It was these chapters that the organization started hearing requests for more help finding reputable resources for those just starting their project management careers. In response, product manager Kerry Brooks deployed teams to set up lemonade stands at events and outside chapter meetings to ask questions.

The qualitative feedback they received helped them design a solution.

After they built concepts and landing pages, they were able to A/B test messaging and conduct surveys and better understand the difference between their “say data” and “do data.”

“Say data” is what people say they want and “do data” is how their audience acted when a solution was presented.

The qualitative and quantitative data helped them validate and launch their solution.

 

Market Problem Solution: PMI Navigator Career Platform

Users build a profile on this platform and select one to three near-term goals. Then, they receive a custom-built roadmap designed to lead them to their next career milestone.

The roadmap is full of actionable resources like events they should attend, podcasts they should listen to, books and articles they should read, etc. Once they complete a goal, they can move to the next.

This solution solved the problem of ambiguity by giving the users clear directions on what content was valuable and the next steps to take.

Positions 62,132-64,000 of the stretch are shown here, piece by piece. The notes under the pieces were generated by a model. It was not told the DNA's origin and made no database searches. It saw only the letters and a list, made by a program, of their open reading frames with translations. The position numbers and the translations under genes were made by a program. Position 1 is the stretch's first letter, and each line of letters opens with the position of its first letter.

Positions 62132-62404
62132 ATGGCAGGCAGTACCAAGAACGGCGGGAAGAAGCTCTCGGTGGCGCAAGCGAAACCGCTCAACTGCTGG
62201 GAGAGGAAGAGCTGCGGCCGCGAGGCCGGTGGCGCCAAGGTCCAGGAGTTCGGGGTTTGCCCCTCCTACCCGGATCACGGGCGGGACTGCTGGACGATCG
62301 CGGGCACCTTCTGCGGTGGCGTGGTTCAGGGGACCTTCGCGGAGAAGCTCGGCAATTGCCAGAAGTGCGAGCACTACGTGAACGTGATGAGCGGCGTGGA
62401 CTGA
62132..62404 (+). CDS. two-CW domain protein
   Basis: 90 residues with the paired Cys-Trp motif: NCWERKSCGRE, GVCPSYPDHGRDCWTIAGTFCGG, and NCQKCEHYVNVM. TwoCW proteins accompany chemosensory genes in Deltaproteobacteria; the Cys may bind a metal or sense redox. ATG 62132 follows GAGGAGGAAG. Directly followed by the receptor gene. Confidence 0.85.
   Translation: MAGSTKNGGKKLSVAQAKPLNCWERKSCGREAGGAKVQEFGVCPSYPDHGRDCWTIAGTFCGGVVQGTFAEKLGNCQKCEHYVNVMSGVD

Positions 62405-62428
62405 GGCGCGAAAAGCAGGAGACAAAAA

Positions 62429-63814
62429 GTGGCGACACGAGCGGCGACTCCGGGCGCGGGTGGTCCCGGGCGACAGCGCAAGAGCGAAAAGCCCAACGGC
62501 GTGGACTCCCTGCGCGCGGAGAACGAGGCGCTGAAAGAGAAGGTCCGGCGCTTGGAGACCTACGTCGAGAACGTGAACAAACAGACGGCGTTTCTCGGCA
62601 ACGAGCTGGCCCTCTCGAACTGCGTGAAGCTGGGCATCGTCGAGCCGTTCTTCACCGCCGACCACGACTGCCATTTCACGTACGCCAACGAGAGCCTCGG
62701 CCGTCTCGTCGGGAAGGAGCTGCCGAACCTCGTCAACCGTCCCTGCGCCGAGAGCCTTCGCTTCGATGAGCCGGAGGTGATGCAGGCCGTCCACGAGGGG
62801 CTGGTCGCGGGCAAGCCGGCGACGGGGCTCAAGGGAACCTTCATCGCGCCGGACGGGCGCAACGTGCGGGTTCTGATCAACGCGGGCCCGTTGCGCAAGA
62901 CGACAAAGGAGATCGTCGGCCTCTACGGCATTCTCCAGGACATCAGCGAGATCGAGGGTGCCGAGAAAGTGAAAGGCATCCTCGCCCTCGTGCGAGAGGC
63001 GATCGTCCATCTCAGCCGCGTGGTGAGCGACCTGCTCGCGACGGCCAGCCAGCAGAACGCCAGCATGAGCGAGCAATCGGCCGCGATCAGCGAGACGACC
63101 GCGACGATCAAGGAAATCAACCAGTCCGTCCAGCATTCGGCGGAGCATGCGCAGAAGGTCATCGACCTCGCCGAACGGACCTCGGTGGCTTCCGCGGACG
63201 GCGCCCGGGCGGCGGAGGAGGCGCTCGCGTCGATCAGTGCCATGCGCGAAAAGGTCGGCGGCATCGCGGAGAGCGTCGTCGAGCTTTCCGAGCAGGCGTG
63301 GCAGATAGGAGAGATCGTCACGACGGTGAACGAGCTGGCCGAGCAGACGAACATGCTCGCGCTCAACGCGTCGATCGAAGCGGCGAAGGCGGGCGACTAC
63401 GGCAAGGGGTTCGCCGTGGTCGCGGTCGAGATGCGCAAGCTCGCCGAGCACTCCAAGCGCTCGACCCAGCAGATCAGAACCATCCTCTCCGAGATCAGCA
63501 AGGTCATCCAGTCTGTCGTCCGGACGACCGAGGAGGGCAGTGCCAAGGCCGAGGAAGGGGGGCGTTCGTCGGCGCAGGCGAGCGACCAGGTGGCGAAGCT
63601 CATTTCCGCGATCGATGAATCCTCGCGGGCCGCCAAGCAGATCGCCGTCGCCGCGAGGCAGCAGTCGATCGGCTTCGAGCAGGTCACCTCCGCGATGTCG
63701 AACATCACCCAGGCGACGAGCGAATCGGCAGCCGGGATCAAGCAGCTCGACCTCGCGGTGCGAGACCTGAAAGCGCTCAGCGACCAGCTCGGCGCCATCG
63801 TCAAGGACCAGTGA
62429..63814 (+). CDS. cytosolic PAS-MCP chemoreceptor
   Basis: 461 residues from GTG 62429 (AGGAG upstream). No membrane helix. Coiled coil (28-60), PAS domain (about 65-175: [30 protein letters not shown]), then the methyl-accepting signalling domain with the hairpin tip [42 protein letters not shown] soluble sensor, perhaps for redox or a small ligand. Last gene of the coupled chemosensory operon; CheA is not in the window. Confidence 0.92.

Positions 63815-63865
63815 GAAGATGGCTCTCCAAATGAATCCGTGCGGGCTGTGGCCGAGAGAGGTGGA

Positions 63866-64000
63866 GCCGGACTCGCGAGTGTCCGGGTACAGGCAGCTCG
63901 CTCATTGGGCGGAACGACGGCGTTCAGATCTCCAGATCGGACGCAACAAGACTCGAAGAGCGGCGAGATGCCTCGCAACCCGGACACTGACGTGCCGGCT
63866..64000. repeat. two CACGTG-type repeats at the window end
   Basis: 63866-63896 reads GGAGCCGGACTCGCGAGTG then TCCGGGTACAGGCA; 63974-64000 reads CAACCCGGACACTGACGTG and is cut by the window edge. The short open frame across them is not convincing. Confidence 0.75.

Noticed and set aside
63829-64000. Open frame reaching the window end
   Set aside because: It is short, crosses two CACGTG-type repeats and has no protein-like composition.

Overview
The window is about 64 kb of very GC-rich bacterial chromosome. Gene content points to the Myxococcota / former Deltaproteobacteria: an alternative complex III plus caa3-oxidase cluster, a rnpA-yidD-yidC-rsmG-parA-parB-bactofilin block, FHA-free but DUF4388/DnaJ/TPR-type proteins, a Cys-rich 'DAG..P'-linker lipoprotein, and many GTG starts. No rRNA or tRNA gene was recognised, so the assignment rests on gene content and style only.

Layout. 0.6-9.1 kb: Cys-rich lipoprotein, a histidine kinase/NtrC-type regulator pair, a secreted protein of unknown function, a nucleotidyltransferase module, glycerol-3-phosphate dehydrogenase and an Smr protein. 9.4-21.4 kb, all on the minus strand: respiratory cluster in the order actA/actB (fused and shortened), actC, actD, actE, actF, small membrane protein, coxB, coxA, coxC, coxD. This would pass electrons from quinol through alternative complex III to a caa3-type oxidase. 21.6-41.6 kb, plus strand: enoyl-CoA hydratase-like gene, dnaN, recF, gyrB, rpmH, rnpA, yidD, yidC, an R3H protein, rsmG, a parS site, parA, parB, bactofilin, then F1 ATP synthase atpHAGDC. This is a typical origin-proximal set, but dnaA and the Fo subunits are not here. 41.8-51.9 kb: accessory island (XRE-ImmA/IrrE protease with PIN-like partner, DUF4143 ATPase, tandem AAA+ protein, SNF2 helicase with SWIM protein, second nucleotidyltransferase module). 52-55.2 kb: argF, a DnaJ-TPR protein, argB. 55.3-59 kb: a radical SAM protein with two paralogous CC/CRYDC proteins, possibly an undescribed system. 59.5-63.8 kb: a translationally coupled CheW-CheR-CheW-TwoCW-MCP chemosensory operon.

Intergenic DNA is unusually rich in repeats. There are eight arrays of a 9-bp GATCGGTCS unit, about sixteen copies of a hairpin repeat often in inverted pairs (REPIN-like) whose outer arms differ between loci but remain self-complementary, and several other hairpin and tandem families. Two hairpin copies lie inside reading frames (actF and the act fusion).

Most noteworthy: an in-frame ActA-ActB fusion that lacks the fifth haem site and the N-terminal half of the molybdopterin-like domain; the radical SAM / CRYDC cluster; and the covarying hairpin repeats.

LeaseQuery

Case Study #2

The Market Problem: New Lease Accounting Standards

A lease is an agreement between a property owner and a person who wants to use the asset. So, lease accounting is the process of recording the financial impacts of leasing activities in accounting reports. 

During the last four years, the Financial Accounting Standards Board released new standards for this type of accounting. The problem was, current accounting software wasn’t able to accommodate these new standards. 

LeaseQuery was first to the scene with software that could manage these new standards. But, as with any product, being first isn’t a long-term competitive competency. So, they launched a market research strategy to help them expand their product to better serve their customers. 

 

Market Problem Discovery Through a Question Library 

Interviews are a high-value activity when it comes to uncovering unmet needs and trends. But, LeaseQuery takes a systematic approach to this work. Product manager Joy McCaffrey has created a bank of questions she pulls from to ensure consistency in her research efforts.